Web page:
Congress passed the Children’sInternet Protection Act, which will require all schools and libraries that receive federal funds for Internet access to install filtering software; civil-liberties groups were concerned that this would prevent minors from accessing porn sites.Major media companies, fearing competition from church groups, community centers, and Boy Scout troops, purchased a piece of legislation that ended the plans of the Federal Communications Commission to license over 1,000 low-power radio stations to small organizations.Republicans were upset about Senator-elect Hillary Clinton’s $8 million book deal; concerns were expressed about the potential conflict of interest created by accepting money from a major media company with an aggressive legislative agenda.Nature, the science magazine, reported that the Queen of England’s accent has become noticeably more vulgar over the last four decades.Britain approved rules allowing researchers to clone human embryos; German officials called such practices “cannibalism.” Cheap Chinesepigskin miniskirts were appearing in malls all over America.A new survey showed that teenage boys in America were getting more oral and anal sex.After a Swedish study found that pregnant women who drink five cups of coffee a day double their chances of having a miscarriage, the president of the National Coffee Association claimed the study proved that women could safely drink four cups a day.Many Roman Catholics were hoping that Pope John Paul II would use his absolute power in such matters to declare the Virgin Mary a co-redeemer with Jesus Christ; 6 million Catholics, including 550 bishops and 42 cardinals, have signed petitions beseeching the Pope to do so, which effectively would make the Virgin a god.Mexicans living near the Popocatepetl volcano, many of whom worship the mountain, refused to be evacuated during its current eruption; local shamans said the mountain would not hurt them.They were right.Russia was planning to earn billions for becoming the world’s largest nuclear waste dump; the atomic energy minister, Yevgeny Adamov, said the plan would allow Russia, which just announced it might default on its debt again, to avoid “going with a begging bowl to the IMF, which we have done up to now to our shame.” Adamov recently criticized the Ukraine for closing the Chernobyl power station, saying that it was perfectly safe.A U.S. government report, “Global Trends 2015,” concluded that, in general, things were getting worse for most people; the global economy, the report admitted, “will not lift all boats.”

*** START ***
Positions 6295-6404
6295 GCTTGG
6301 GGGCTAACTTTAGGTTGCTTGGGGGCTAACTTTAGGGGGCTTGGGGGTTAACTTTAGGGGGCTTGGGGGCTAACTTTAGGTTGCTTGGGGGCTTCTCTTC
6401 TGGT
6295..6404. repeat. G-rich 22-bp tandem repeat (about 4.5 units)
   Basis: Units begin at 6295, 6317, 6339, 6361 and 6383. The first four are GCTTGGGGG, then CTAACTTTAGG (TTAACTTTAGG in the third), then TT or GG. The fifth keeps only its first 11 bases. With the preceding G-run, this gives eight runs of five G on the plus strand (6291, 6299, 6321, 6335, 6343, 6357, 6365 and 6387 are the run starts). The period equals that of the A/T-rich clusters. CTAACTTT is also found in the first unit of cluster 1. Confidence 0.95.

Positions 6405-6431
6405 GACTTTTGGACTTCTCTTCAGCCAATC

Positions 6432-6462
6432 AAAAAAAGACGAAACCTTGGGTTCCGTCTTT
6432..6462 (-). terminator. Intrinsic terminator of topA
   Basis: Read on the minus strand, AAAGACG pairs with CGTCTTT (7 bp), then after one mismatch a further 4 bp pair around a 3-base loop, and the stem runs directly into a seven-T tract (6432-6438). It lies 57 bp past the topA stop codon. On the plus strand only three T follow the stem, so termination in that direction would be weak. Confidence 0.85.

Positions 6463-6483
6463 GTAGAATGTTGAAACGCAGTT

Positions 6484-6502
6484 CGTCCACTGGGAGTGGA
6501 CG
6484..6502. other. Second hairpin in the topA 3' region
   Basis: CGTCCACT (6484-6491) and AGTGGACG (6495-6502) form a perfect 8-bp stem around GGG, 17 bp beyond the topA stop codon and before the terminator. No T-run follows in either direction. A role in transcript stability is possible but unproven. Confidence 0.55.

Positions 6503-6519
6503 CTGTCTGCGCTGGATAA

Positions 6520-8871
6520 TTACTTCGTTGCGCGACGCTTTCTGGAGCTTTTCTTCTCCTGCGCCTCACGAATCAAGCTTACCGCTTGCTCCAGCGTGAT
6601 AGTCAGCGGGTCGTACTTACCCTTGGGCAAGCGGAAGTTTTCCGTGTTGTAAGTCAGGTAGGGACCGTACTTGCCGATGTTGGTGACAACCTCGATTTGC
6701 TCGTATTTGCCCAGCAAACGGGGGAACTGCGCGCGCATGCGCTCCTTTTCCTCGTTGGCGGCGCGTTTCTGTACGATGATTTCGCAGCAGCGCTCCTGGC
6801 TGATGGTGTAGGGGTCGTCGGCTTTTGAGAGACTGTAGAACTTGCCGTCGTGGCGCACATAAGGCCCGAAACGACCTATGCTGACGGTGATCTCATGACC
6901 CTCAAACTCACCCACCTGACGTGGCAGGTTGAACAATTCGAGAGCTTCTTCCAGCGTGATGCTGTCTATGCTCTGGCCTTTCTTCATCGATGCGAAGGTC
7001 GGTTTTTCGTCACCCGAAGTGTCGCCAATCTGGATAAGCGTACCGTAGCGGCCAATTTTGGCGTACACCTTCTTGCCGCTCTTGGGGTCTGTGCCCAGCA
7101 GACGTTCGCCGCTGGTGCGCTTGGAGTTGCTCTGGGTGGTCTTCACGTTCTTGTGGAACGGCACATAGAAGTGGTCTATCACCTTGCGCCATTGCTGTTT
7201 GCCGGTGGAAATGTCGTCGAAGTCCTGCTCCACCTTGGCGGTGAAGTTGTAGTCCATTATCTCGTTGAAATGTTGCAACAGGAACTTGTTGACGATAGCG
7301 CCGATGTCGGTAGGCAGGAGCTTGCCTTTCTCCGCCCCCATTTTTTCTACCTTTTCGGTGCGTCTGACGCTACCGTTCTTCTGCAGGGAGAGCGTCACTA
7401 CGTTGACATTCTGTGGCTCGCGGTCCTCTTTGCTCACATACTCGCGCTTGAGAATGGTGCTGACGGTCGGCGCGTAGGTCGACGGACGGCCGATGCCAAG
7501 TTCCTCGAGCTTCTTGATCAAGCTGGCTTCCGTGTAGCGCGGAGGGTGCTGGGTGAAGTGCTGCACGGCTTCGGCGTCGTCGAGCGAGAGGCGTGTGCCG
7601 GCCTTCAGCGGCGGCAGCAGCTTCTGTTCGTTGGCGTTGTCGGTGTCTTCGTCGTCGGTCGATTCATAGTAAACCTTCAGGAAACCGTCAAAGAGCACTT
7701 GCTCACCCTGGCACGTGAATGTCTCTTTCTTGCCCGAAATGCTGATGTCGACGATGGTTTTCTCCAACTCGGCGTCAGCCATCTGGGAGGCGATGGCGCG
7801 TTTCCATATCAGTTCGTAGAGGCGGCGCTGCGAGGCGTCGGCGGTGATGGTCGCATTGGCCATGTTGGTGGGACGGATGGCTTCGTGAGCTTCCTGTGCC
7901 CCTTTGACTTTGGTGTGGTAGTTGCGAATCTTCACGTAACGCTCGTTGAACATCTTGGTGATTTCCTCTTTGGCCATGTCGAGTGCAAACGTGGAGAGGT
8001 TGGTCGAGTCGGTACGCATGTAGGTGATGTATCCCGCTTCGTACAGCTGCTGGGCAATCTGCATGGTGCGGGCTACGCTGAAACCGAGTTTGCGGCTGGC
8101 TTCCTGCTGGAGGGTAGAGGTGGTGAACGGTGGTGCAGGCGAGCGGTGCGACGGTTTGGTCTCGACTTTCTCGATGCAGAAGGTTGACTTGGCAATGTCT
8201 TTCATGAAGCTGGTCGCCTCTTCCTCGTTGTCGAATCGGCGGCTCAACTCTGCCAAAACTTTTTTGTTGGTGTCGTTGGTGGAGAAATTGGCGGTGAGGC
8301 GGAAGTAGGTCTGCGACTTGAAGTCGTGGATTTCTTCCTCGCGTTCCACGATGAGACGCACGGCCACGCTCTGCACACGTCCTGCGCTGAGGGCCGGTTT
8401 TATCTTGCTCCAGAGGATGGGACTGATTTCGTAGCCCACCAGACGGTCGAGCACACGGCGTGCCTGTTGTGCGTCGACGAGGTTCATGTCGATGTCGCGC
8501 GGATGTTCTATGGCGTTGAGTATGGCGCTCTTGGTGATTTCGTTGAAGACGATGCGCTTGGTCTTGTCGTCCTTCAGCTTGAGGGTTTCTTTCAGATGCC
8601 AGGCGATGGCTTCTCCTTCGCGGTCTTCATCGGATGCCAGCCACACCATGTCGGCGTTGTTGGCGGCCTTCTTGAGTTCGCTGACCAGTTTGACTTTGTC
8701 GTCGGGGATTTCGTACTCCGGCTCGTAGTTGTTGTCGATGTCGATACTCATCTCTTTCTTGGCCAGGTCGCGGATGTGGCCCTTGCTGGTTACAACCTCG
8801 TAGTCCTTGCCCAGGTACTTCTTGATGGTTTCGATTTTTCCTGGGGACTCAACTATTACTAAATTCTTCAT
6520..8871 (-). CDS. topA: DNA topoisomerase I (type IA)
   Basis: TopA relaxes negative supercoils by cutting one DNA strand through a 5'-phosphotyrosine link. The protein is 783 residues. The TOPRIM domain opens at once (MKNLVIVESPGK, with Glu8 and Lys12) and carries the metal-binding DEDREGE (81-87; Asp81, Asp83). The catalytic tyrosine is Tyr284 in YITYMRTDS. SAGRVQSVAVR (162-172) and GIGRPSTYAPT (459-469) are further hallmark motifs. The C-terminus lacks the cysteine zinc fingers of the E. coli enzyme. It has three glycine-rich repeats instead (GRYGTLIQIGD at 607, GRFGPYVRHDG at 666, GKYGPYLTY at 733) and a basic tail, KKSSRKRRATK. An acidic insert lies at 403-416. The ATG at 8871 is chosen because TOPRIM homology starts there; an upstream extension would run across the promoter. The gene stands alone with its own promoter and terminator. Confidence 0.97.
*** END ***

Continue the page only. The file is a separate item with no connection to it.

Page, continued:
More from Roger D. Hodge:
Chances that a Soviet woman’s first pregnancy will end in abortion:
Peaceful fungus-farming ants are sometimes protected against nomadic raider ants by sedentary invader ants.
In San Antonio, a 150-pound pet tortoise knocked over a lamp, igniting a mattress fire that spread to a neighbor’s home.
Subscribe to the Weekly Review newsletter. Don’t worry, we won’t sell your email address!
"It is an interesting and somewhat macabre parlor game to play at a large gathering of one’s acquaintances: to speculate who in a showdown would go Nazi. By now, I think I know. I have gone through the experience many times—in Germany, in Austria, and in France. I have come to know the types: the born Nazis, the Nazis whom democracy itself has created, the certain-to-be fellow-travelers. And I also know those who never, under any conceivable circumstances, would become Nazis."